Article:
12. Well, I'm bawling. And it's very helpful. Thanks again, Mindy. You do it all, you have it all, and you are it all. What an awesome human being you are.

    1. I don't know if I'm awesome but I am really glad to hear it's helpful. Thanks for telling me so. I sometimes wonder if I'm doing the right thing by coming out of the closet with all of this. ;-)

    2. My opinion isn't worth much, but here it is: I have a family with some big skeletons. They don't come out of the closet, or if they do they're in frustratingly incomprehensible fragments. In other words, most of us are batshit crazy, remain batshit crazy, and no one knows why. It's a vicious cycle of insanity.

      But some day I feel quite sure that your children will thank you for you openness and honesty. It means a lot to understand why people are the way they are and to appreciate what they lived through, especially when it's those you love the most. And their opinion is the one that will always mean the most to you.

      That being said, I also have to be honest: I'm selfishly dying to read your book! Or more simply, you help a lot of people. Just make sure all this helps yourself first. If it does, then I say let it go! ;)

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  17. I haven't read the other comments. This was probably already said and I'm late and an idiot for not getting here sooner. I just wonder if writing the chapter about the scars has brought up psychic scars that tensed your muscles and gave you the knot in the first place. If you said that already and I somehow missed it then I'm even more tired than I thought, and I know I'm tired. This is just what was on the top of my head, thinking your pain was from writing that chapter and feeling old demons rising up and tensing your neck and shoulders and all that.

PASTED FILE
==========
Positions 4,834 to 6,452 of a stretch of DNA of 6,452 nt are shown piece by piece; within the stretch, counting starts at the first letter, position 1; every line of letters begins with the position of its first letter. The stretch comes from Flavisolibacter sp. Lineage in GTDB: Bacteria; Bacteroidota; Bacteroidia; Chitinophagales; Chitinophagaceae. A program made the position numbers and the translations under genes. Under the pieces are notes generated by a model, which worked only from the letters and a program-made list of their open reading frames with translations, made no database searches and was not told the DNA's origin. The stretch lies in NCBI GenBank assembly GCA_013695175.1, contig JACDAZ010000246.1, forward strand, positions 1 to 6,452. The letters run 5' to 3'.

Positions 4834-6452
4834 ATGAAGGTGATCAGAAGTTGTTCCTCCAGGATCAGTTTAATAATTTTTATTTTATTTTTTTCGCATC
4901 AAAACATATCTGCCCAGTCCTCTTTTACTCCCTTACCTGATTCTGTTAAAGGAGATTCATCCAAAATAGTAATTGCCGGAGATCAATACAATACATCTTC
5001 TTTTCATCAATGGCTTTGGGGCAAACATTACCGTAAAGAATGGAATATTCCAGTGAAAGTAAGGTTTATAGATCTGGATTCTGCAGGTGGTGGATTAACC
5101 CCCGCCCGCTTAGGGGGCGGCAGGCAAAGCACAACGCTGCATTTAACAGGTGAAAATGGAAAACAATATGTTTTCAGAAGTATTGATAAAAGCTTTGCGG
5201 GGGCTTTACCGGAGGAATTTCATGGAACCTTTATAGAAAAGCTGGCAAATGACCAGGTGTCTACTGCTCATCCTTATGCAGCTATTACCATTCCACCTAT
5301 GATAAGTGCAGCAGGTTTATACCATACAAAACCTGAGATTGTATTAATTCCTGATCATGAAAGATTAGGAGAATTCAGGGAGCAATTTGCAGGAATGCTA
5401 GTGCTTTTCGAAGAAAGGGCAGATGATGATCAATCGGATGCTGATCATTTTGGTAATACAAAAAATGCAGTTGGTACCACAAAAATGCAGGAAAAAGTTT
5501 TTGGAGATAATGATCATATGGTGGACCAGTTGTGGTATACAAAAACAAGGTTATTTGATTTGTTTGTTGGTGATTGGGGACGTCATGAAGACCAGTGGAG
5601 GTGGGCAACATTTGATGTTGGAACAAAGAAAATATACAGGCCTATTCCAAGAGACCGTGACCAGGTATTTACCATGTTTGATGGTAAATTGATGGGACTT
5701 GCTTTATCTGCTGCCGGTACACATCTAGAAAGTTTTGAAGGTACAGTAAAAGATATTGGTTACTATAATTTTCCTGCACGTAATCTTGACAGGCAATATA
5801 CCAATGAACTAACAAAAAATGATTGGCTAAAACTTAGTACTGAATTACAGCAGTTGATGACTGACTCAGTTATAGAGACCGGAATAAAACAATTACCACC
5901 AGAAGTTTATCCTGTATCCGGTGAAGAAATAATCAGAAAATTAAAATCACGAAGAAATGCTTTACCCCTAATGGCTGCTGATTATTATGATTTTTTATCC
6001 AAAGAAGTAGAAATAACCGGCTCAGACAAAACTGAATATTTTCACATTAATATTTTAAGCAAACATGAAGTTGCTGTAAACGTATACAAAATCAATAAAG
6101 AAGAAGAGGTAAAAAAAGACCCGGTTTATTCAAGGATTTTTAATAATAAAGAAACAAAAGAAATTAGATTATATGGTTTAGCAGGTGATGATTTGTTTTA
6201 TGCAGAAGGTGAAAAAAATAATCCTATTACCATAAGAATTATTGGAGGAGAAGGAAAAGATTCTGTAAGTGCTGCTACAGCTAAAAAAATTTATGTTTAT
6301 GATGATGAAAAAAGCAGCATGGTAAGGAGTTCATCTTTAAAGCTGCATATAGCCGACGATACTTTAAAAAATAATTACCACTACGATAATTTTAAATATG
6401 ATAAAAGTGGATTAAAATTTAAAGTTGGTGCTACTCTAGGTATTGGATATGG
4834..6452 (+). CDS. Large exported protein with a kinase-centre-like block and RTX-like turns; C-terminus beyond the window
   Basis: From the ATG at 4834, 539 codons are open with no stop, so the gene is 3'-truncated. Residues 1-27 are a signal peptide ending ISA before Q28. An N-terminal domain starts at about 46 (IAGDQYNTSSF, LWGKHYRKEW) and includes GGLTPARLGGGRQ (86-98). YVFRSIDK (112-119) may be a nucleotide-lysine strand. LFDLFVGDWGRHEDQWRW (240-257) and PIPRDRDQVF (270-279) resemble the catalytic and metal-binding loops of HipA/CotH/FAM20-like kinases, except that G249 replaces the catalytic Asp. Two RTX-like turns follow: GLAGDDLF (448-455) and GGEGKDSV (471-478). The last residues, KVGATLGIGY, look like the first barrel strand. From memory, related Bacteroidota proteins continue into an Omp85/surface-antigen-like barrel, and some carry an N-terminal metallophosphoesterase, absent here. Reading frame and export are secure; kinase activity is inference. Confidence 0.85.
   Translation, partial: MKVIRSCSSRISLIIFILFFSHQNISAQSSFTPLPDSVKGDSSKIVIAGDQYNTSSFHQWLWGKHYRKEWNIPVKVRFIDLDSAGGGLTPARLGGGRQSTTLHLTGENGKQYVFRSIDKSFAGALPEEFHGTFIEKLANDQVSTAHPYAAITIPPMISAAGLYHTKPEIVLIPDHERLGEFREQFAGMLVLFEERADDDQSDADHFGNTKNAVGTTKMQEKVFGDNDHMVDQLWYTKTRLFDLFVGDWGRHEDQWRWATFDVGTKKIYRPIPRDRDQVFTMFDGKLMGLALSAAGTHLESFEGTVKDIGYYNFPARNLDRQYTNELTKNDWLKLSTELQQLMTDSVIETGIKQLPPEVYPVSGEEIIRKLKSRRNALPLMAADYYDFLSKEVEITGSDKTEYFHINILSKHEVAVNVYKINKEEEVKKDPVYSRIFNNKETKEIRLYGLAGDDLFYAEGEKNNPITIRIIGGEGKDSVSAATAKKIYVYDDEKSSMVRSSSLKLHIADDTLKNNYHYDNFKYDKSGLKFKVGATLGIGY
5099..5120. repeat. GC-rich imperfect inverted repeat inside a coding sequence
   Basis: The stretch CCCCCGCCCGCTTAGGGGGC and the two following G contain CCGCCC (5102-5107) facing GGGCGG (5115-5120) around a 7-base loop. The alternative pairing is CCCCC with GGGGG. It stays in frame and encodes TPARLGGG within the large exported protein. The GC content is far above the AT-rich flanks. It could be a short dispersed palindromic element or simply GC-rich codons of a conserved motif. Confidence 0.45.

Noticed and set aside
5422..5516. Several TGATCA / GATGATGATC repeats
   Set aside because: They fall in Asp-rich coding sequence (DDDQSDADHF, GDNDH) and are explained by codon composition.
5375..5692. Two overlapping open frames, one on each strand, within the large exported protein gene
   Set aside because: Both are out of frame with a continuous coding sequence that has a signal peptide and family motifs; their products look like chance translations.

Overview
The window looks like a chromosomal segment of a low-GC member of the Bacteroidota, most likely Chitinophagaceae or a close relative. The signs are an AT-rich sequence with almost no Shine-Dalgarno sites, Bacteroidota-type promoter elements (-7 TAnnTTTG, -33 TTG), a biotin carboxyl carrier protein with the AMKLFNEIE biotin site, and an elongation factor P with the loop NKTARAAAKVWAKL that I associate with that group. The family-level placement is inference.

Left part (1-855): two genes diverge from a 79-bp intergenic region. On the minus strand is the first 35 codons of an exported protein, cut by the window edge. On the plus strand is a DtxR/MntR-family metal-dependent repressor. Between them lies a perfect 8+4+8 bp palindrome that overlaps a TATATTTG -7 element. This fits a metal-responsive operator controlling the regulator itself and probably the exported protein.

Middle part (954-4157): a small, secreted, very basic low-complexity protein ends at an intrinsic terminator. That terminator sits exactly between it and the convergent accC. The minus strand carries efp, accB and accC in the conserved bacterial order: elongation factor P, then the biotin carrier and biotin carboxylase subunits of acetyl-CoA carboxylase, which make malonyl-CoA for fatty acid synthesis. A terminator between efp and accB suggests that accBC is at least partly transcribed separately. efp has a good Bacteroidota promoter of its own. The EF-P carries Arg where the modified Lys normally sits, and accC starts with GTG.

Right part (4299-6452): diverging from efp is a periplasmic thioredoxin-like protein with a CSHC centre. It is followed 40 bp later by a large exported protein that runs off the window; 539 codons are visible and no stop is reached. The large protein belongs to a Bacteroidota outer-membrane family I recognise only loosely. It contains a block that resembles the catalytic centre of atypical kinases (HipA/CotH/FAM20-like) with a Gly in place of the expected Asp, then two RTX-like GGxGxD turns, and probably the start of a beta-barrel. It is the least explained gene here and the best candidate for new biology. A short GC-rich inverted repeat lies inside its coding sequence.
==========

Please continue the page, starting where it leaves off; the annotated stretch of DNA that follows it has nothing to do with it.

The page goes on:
On the writing front, I am clearly a terrible writer. I never seem to have time to write. In the past week I've added a page of notes to my outline. It's all for one chapter. That's it. That's how much I've done. Meanwhile, you mentioned a writing coach and so I looked for one on the internet, a Memphis writing coach. I found none. That didn't surprise me. This isn't exactly the type of town for writers. If I'd needed a stripper, or an escort or a street hooker or drug dealer I could have found that no problem. But no writing coach. So anyway, instead of working more on my book I'm reading your blog and rambling in your comments. If I could only write a book filled with nothing but my pointless rambling I'd be good.

    1. I don't think you need to find a writing coach in your own town. You can work with one online. It's pretty easy to exchange manuscripts via email or dropbox and/or chat on the phone or via email to discuss. Don't give up!

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  20. Well, this has been one interesting and touching article. For someone who writes in such a way that makes people laugh, it is still a very personal post with your traditional touch. Love it

  21. "Sometimes all your energy gets caught up in this scar tissue," she said. "It's powerful. It can effect your entire body."

    brought me to tears.

    i hope you don't think this is spooky...have been pondering/struggling with/ignoring the need to write. trapped pain. and thought, i bet mandy would have something to say about this.

    and there you are.

  22. I love your blog. I wish you wrote more.

    1. Okay, you totally motivated me! I wrote twice this week!


  23. I love your blog too. I'm glad I found you again.